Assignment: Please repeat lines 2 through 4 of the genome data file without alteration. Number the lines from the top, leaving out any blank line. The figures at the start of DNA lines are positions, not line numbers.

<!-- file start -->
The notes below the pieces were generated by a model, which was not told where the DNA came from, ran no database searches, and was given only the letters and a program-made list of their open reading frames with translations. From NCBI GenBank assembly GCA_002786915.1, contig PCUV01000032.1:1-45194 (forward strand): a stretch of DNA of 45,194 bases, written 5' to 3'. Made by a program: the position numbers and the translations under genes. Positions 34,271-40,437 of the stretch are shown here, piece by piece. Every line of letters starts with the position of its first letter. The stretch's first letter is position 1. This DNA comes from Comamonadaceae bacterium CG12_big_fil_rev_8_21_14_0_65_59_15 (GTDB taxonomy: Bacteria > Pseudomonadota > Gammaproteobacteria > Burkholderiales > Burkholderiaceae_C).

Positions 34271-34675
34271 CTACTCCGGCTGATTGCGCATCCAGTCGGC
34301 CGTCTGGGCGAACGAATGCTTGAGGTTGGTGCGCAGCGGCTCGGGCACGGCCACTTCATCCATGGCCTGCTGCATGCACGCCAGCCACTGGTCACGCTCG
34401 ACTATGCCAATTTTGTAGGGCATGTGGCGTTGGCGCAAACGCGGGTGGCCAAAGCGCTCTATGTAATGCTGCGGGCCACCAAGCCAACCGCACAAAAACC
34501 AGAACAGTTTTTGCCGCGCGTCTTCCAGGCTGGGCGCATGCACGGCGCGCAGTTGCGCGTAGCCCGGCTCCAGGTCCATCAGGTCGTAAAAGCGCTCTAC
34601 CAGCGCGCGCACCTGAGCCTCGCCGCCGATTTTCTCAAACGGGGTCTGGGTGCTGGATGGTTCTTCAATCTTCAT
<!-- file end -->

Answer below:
Positions 34271-34675
34271 CTACTCCGGCTGATTGCGCATCCAGTCGGC
34301 CGTCTGGGCGAACGAATGCTTGAGGTTGGTGCGCAGCGGCTCGGGCACGGCCACTTCATCCATGGCCTGCTGCATGCACGCCAGCCACTGGTCACGCTCG